Emeka Ogboh
Ebube Dike

Modern Forms x 1:54 commission

To celebrate 1:54’s fifth anniversary Modern Forms commissioned Emeka Ogboh to create a site-specific installation at the fair. Ebube Dike, meaning ‘glorious warrior’ in Igbo, is a multi-channel sound installation ascending Somerset House’s Stamp Stairs. The piece combines the serenading properties of the Oja (Igbo flute) with fragments of famous speeches by African political leaders to create a sonic ode to African renaissance.

‘The Oja is fundamentally employed for performance-composition of melodies, as well as simulation of texts in music and dance performance situations. It provides lyrical melodies that contribute immensely to the overall timbre and aesthetics of Igbo music… It is [also] employed in non-musical events and contexts as a talking instrument. As such, it encodes significant messages within non-musical contexts. In such instances, it conveys relevant messages to cognitive members or initiates in a ceremony. It is partially used for salutations on these occasions.’

Christian Onyeji: Playing Technique and Contemporary Compositions for the Oja (Wooden Flute). In Music and Social Dynamics in Nigeria (Religion and Society in Africa 3), Ed. Bode Omojola, 2016.

Context

More About Emeka Ogboh

Emeka Ogboh (b. 1977, Enugu, Nigeria) is a pioneer of sound art on the African continent. Through his audio installations Ogboh explores how private, public, and collective memories and histories are translated, transformed and encoded into sound and sonority. The work contemplates how sound captures existential relationships, frames our understanding of the world, and provides a context in which to ask critical questions around immigration, globalization and post colonialism.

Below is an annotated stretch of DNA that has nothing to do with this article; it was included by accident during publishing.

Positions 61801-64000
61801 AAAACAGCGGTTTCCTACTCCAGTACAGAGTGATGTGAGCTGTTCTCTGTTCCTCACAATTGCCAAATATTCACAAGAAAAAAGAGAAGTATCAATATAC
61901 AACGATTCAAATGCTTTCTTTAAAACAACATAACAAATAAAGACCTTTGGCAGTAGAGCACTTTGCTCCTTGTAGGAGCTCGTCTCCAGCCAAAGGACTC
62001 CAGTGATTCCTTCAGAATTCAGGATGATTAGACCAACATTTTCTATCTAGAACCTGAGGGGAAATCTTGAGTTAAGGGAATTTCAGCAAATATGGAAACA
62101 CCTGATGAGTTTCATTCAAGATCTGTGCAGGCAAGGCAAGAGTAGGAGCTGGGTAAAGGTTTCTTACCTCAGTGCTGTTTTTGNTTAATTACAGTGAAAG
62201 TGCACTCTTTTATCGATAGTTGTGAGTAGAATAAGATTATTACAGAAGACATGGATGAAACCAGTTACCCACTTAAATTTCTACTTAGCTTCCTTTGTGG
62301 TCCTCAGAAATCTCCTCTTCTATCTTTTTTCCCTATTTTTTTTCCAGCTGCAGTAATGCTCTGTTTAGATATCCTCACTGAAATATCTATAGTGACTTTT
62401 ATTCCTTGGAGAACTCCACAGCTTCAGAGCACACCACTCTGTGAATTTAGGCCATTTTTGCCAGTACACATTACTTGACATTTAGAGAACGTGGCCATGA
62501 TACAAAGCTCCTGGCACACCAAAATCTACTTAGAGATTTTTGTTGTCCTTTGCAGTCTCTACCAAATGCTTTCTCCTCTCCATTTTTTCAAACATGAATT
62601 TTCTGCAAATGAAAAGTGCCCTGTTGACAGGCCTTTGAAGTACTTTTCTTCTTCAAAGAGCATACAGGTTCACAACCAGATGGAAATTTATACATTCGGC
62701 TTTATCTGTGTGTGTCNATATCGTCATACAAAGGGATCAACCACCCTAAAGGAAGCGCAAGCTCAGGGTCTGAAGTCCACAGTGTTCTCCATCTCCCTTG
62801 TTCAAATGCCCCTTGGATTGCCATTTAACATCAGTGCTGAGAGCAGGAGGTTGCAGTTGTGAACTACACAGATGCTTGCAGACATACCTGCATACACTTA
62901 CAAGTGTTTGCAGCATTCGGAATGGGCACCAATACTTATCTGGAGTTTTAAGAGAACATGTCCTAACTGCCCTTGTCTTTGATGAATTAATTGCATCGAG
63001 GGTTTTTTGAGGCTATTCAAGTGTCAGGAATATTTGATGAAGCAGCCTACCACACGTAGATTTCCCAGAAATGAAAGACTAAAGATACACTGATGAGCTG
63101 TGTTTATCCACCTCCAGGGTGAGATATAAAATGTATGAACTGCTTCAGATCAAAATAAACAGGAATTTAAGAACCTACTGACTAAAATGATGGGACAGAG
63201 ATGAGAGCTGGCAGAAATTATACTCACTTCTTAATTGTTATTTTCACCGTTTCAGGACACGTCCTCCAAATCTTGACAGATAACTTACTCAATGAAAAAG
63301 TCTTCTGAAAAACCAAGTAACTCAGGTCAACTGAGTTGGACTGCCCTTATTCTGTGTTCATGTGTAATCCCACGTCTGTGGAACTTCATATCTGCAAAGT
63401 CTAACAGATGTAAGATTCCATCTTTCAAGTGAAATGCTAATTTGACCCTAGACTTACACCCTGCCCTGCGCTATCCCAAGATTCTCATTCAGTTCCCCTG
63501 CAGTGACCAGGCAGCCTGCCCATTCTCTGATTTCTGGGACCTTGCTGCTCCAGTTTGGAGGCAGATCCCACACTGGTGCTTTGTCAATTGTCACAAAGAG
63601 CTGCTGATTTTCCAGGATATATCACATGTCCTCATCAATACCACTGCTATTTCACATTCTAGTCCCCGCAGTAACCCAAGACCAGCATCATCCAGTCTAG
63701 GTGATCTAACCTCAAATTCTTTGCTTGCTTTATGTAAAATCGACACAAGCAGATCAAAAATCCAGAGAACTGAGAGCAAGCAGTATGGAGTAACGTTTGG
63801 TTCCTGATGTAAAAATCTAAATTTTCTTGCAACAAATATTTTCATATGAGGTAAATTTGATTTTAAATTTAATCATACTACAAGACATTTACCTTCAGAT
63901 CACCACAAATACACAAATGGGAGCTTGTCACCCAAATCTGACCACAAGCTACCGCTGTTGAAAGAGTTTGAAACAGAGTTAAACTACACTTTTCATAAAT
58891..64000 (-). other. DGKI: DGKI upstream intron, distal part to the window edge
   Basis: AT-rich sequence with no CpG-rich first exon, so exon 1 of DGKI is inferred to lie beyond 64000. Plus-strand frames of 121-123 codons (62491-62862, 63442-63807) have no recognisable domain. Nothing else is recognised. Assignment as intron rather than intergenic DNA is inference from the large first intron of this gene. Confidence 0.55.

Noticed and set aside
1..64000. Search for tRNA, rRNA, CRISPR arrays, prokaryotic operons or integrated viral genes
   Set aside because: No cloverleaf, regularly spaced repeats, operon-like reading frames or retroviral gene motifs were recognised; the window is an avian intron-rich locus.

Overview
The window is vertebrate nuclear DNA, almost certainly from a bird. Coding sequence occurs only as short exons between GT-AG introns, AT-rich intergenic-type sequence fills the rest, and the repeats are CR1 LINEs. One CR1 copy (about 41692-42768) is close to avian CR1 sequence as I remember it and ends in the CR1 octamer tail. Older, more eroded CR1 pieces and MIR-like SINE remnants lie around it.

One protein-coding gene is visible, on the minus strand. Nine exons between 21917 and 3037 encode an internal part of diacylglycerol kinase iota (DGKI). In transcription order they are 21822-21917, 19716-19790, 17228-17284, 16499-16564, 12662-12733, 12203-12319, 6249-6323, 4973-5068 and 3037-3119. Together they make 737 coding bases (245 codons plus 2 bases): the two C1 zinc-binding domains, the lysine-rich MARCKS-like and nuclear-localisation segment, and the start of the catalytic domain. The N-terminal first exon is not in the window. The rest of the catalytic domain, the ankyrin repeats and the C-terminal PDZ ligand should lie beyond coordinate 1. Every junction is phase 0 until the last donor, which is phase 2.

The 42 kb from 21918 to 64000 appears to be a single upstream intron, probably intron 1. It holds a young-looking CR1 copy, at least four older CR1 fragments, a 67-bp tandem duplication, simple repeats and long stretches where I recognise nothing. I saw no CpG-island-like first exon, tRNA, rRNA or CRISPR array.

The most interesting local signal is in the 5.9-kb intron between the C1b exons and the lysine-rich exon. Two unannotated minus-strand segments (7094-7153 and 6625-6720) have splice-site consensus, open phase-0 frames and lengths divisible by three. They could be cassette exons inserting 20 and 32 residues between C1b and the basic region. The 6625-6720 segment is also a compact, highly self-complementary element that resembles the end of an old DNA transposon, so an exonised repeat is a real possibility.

Ogboh has participated in numerous international exhibitions including the 56th edition of La Biennale di Venezia, Italy (2015); documenta 14, (2017), Athens and Kassel,and Skulptur Projekte Münster, 2017. Ogboh is also co-founder of the Video Art Network Lagos. In 2016 Ogboh was awarded Prize of the Bottcherstraße in Bremen.

Oja Flute

‘The Oja is fundamentally employed for performance-composition of melodies, as well as simulation of texts in music and dance performance situations. It provides lyrical melodies that contribute immensely to the overall timbre and aesthetics of Igbo music and is also employed in non-musical events and contexts as a talking instrument. As such, it encodes significant messages within non-musical contexts, conveying relevant messages to cognitive members or initiates in a ceremony. It is partially used for salutations on these occasions.’-Christian Onyeji

Lagos Soundscapes

Obalende II, Emeke Ogboh, 2017

Emeka Ogboh’s Lagos Soundscapes project explores the interplay of sounds that comprise the aural character of African megacity, Lagos. The work’s raw materials are Ogboh’s recordings of the many, de nitive sounds of the city: Sounds of traf c and public transportation which de ne the hustle and bustle of Lagos. The sounds of market places and itinerant hawkers that represent Lagos’ abundant commercial energies. The sounds of worship from churches, mosques and other religious activities and contrasting sounds of Lagos’ famously lively nightlife scene. The city’s human breadth and multiculturalism manifests in the many languages that can be heard in the work; Pidgin English, Yoruba, Igbo and other Nigerian, West African and foreign tongues. The project is a portrait of Lagos, formed of sounds shaped by the city’s complex economic, social, and cultural interrelationships.